A study conducted in 2009 shows that Cholistan is home for tens of thousands of camels, cattle, sheep and goats but their productivity (or birth rates) is very low. Modern techniques in livestock farming that are being introduced through livestock development farming would help in boosting the animals’ productivity. And a higher birth rate obtained in notable breeds like Cholistani and Hasari cows, Jattal or Cholistani goat, Buchi, Khadali and Sipli sheep and Marecha and Brella camels would enrich the livestock profile of not only Cholistan but the entire Punjab.

Keeping this in view Sindh government too has undertaken an ambitious plan to set up a modern dairy village near Bhambhore, some 78 kilometers from Karachi. A project director for Bhambhore Dairy Village has already been appointed. And, according to officials, proposals received from companies to participate in this private-public partnership project have been evaluated. The proposed dairy village, spread over 1300 acres would house milk processing plants, chilling units, feed mills, a livestock and fodder market, slaughter houses and a meat processing unit.

One important aspect of the recently set up model livestock farms in Cholistan is that it aims to obtain higher birth rates and higher per-animal milk and meat by containing a high mortality rate (up to 60 per cent) among the livestock of the desert. The main causes of mortality are related to droughts, lack of animal healthcare and poor nutrition due to shortage of feed, water and diseases caused by lack of feeding. No proper livestock health facilities are available in the desert, only limited health services are available in peripheral small towns and vaccination of livestock is not practiced regularly.

The rangelands in Cholistan survive on monsoond, and forage production there depends much on the amount, timing and frequency of monsoon rains. During normal rainfall years (100–200mm) green herbaceous production remains critically low for cattle and sheep and animals remain under-nourished. Only once or twice in a decade is forage production sufficient for year-round grazing.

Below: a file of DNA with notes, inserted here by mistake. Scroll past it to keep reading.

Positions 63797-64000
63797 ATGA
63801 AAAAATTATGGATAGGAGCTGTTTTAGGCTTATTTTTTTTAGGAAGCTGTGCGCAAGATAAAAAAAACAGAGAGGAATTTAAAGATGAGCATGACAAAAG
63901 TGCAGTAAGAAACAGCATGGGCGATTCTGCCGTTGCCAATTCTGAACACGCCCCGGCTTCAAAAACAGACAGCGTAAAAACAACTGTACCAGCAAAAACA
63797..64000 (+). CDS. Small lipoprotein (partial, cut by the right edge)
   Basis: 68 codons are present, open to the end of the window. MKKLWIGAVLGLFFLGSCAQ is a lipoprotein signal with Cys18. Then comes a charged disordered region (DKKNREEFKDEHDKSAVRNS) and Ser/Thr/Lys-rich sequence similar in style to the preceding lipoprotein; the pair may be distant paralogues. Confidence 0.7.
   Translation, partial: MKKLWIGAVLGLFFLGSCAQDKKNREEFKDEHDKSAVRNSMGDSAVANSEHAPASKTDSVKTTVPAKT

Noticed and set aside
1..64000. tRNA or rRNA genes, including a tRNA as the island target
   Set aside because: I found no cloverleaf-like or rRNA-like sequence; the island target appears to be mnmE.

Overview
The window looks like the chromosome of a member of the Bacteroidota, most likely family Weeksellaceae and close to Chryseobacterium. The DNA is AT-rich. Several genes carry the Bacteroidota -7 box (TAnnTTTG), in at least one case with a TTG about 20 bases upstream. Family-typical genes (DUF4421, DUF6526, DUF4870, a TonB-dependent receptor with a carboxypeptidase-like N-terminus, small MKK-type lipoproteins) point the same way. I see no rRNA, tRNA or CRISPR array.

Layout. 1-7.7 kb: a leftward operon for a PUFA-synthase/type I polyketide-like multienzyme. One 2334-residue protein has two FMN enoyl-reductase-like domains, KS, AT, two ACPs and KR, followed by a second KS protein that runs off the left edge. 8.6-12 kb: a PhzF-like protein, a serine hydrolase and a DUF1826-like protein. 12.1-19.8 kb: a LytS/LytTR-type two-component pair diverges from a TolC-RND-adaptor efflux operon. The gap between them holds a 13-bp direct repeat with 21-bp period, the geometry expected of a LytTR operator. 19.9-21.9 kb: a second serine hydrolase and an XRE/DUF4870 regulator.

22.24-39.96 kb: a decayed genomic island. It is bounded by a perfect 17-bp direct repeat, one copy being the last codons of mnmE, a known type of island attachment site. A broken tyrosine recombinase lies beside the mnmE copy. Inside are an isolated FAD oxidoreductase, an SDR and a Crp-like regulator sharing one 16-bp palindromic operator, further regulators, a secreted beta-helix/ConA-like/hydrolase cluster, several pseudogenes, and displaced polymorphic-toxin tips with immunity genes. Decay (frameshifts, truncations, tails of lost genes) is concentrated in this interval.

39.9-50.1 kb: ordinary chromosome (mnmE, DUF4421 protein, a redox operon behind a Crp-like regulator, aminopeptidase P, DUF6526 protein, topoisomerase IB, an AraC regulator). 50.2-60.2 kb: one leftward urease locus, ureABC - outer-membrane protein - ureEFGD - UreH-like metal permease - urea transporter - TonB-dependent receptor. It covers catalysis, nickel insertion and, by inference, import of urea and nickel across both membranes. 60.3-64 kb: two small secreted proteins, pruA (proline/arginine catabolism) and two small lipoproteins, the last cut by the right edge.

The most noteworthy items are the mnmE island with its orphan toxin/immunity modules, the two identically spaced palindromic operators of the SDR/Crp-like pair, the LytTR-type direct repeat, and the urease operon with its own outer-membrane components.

In livestock development, ensuring proper feeding of animals and providing them with the best healthcare are essential not only to optimise their birth rate and minimise mortality rate but also to obtain a higher amount of milk per animal and larger quantity of meat per-animal when they are slaughtered. “Minimising milk and meat processing losses or preserving them hygienically to increase shelf-life are secondary requirements of optimising livestock yields,” says an official of Engro Foods.

He said that whereas corporate interest in milk processing and retailing has been growing fast in Pakistan, the share of processed and packed branded milk is still around five per cent of the overall production. Lately the market has seen the launch of several new brands of milk packs.

And because of the involvement of corporate sector in milk processing and marketing, new techniques introduced by corporates for obtaining higher milk per cow and buffalo have also been replicated by some progressive individual livestock breeders.

Half-a-dozen wealthy politicians and textile tycoons in Punjab have even set up small and medium-sized livestock farms where they are getting higher average output of milk from imported cows and buffaloes. Owner of one of such farms told Dawn that American cows give 6000-9000 litres of milk per year against 1500-2000 litres that Pakistani cows give.

Some companies have also succeeded in capturing a share in meat production and processing market because they are vertically integrated and maintain the whole supply chain from cattle heads to meat processing to manufacturing of meat products.

But on balance, the presence of the corporate sector in the areas of livestock breeding and development is very nominal. In a country with no less than 63 million cows and buffalos as of now there is much room for involving the corporate sector.

Updated Dec 30, 2012 08:18pm